In addition to his founding of a neo-Nazi media network, Enoch has drawn attention for his role in organizing book burnings.[7]

Legal issues[edit]

In October 2017, Enoch was listed as a defendant in Sines v. Kessler, the federal civil lawsuit against various organizers, promoters, and participants of the 2017 Unite the Right rally. The trial began on October 25, 2021, and the jury reached a verdict on November 23.[27][28] All defendants other than Enoch, who had previously been dismissed from the case, were found liable for civil conspiracy under Virginia state law, and ordered to pay $500,000 in punitive damages. The jury were deadlocked on the two other claims pertaining to Enoch, which argued he and other defendants had engaged in a federal conspiracy to commit racially-motivated violence.[29]

See also[edit]

Footnotes[edit]

  1. ^ a b c d Marantz, Andrew (October 16, 2017). "Birth of a White Supremacist". The New Yorker. Archived from the original on November 12, 2018.
  2. ^ "Michael "Enoch" Peinovich | Southern Poverty Law Center". Splcenter.org. Retrieved July 11, 2018.
  3. ^ Lisi, Brian (January 17, 2017). "Neo-Nazi blog struggles after founder's wife is revealed to be Jewish". Daily News. New York City. Retrieved July 11, 2018.
  4. ^ Friedman, Dan (January 15, 2017). "Neo-Nazi Rivals Claim Their Media Kingpin Lives on Upper East Side With His Jewish Wife". The Forward. Retrieved July 11, 2018.
  5. ^ a b c (Marantz 2019, pp. 275–314)
  6. ^ a b c d e f Sheffield, Matthew (16 January 2017). "The alt-right eats its own: Neo-Nazi podcaster "Mike Enoch" quits after doxxers reveal his wife is Jewish". Salon. Retrieved 17 February 2020.
  7. ^ a b c d Hayden, Michael (1 May 2019). "Prolific Alt-Right Propagandist's Identity Confirmed". Southern Poverty Law Center. Retrieved 25 February 2020.
  8. ^ Staff. "Philly.com: Top Neo-Nazi Shock Jock Grew Up in Maplewood NJ", Village Green of Maplewood and South Orange, October 26, 2017. Accessed July 3, 2019. "According to a report on Philly.com today, neo-Nazi shock jock and white supremacist Mike Enoch grew up in Maplewood NJ and attended Columbia High School."
  9. ^ (Marantz 2019, p. 45)
  10. ^ "(((Echoes))), Exposed: The Secret Symbol Neo-Nazis Use to Target Jews Online". Mic.com. June 1, 2016. Retrieved September 25, 2016.
  11. ^ Joshua Eaton (June 6, 2016). "Secret Neo-Nazi Message on Social Media: (((Echoes))) - Anti-Semitism". Teen Vogue. Retrieved September 25, 2016.
  12. ^ "Anti-Zionist Chrome extension highlighted Jews for attack online". The Sydney Morning Herald. 6 June 2016. Retrieved September 25, 2016.
  13. ^ Hess, Amanda (10 June 2016). "For the Alt-Right, the Message Is in the Punctuation". The New York Times.
  14. ^ Fleishman, Cooper; Smith, Anthony (June 1, 2016). "(((Echoes))), Exposed: The Secret Symbol Neo-Nazis Use to Target Jews Online". Mic.com. Retrieved August 28, 2016.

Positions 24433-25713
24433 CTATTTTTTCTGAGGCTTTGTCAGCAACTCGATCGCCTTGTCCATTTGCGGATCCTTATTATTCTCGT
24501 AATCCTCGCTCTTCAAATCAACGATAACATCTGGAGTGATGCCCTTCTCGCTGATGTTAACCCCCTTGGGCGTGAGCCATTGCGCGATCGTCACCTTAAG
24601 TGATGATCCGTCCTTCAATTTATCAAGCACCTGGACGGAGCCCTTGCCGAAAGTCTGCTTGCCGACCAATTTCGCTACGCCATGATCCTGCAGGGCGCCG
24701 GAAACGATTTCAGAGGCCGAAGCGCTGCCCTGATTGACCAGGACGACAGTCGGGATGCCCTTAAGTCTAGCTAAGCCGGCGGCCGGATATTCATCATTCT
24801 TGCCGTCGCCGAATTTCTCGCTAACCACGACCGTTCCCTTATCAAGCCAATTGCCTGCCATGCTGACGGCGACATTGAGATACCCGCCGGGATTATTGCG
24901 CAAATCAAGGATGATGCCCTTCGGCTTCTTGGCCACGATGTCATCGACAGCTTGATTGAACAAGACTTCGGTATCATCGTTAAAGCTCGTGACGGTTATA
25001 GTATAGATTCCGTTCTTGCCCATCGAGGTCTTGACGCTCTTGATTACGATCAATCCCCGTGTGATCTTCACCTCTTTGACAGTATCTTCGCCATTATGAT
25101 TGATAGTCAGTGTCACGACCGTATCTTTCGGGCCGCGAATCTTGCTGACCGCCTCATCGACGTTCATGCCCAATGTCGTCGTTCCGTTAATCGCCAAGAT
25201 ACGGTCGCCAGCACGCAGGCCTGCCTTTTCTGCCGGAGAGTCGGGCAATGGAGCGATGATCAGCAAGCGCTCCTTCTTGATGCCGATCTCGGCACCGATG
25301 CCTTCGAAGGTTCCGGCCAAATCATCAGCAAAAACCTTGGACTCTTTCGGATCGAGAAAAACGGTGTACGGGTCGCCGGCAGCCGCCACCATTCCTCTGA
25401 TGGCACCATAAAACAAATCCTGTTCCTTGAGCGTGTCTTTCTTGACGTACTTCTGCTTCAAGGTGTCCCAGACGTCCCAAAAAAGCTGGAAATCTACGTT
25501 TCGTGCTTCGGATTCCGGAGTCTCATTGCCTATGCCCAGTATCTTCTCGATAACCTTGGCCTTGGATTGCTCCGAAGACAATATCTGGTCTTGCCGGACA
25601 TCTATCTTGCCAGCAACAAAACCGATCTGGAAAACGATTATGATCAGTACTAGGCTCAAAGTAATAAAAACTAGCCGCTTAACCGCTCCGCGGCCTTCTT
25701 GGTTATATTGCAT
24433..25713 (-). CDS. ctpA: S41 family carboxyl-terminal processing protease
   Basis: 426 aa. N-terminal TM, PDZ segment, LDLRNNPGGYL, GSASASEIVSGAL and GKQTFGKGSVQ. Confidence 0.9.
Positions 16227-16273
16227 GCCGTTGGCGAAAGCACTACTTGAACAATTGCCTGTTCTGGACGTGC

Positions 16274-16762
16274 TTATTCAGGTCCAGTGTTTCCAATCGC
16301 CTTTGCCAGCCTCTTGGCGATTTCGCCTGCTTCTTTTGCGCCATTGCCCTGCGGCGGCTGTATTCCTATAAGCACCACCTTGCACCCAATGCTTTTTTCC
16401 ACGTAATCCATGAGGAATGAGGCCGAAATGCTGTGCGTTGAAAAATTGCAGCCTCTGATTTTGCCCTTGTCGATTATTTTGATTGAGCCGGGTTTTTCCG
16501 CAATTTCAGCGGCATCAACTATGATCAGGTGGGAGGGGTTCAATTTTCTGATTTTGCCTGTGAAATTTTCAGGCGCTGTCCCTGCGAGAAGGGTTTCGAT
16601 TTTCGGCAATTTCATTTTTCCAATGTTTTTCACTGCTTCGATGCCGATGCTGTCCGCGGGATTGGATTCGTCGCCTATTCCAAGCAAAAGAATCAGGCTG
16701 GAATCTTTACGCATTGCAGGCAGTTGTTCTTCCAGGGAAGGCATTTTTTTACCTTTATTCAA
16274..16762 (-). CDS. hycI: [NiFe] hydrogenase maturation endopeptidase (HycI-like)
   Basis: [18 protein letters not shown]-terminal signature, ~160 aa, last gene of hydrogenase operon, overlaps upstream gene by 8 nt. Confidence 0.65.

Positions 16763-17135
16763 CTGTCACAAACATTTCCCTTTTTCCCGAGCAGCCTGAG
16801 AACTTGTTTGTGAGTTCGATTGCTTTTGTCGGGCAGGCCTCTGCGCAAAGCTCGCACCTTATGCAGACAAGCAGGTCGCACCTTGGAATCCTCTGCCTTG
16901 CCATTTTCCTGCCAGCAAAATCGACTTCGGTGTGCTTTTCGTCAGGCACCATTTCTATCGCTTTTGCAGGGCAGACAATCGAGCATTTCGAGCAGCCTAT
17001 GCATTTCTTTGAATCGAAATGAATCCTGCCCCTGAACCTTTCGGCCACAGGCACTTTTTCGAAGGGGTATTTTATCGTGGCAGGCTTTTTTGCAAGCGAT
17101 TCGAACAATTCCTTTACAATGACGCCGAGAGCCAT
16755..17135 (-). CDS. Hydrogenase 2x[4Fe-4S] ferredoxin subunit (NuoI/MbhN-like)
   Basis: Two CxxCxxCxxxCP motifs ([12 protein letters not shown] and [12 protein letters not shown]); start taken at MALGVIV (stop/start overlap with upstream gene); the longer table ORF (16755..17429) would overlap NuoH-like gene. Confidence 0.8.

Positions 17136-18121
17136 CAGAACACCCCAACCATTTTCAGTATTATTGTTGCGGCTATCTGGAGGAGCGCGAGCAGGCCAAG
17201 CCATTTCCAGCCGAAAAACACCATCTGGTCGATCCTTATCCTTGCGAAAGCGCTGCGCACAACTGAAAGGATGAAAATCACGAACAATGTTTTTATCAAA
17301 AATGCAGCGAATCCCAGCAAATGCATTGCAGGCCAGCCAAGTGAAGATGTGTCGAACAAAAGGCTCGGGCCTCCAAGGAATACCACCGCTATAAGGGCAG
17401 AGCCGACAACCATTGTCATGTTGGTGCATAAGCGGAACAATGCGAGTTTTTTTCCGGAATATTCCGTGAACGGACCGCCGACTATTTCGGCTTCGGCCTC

15. ^ Anti-Defamation League. "Echo". Anti-Defamation League. Retrieved August 28, 2016.
  16. ^ Fleishman, Cooper; Smith, Anthony (June 6, 2016). "The Neo-Nazi (((Echoes))) Symbol Is Officially Hate Speech". Mic.com. Retrieved August 28, 2016.
  17. ^ a b Sheffield, Matthew (16 January 2017). "The alt-right eats its own: Neo-Nazi podcaster "Mike Enoch" quits after doxxers reveal his wife is Jewish". Salon.
  18. ^ a b "White supremacist outed for having Jewish wife". The Times of Israel. Retrieved January 18, 2017.
  19. ^ Dan Friedman (January 15, 2017). "Racist Rivals Claim Neo-Nazi Media Kingpin Lives on Upper East Side With His Jewish Wife". The Forward. Retrieved May 1, 2017.
  20. ^ Palmer, Ewan (January 17, 2017). "Founder of Neo-Nazi blog quits after he was revealed to have Jewish wife". International Business Times UK. Retrieved January 18, 2017.
  21. ^ a b c Sheffield, Matthew (20 January 2017). "Disgraced Neo-Nazi pundit "Mike Enoch" vows to expand racist podcast network, despite alt-right doxxing war". Salon. Retrieved May 1, 2017.
  22. ^ "Neo-Nazi blog struggles after founder's wife identified as Jewish". NY Daily News. Retrieved January 18, 2017.
  23. ^ "White Supremacists Praise Rep. Steve King's Racist Tweet". Anti-Defamation League. March 15, 2017. Retrieved May 1, 2017.
  24. ^ a b "The Alt-Right and Donald Trump Get a Divorce". New Republic. April 26, 2017. Retrieved May 1, 2017.
  25. ^ Travis M. Andrews (April 19, 2017). "Federal judge stops Auburn from canceling white nationalist Richard Spencer speech. Protests and a scuffle greet him". Washington Post. Retrieved May 1, 2017. On Tuesday, U.S. District Judge W. Keith Watkins in Montgomery, Ala., Tuesday barred Auburn from blocking Spencer, stating there was no evidence that he advocates violence. "Discrimination on the basis of message content cannot be tolerated under the First Amendment," he wrote in the ruling.
  26. ^ Hayden, Michael Edison (April 16, 2018). "Ann Coulter retweets White Nationalist Charlottesville Leader who attacked Trump with Syria Conspiracy Theory". Newsweek.
  27. ^ Lavoie, Denise (October 25, 2021). "'Unite the Right' rally's planners accused in civil trial". AP News. Retrieved October 25, 2021.{{cite web}}: CS1 maint: url-status (link)
  28. ^ Paul, Deanna (November 23, 2021). "Charlottesville Trial Verdict: Jury Finds Prominent White Supremacist Leaders Liable". Wall Street Journal. ISSN 0099-9660. Retrieved November 23, 2021.
  29. ^ Weill, Kelly (November 23, 2021). "'Unite the Right' Trial Ends With White Supremacists Paying Millions for Violence". The Daily Beast. Retrieved November 23, 2021.

References[edit]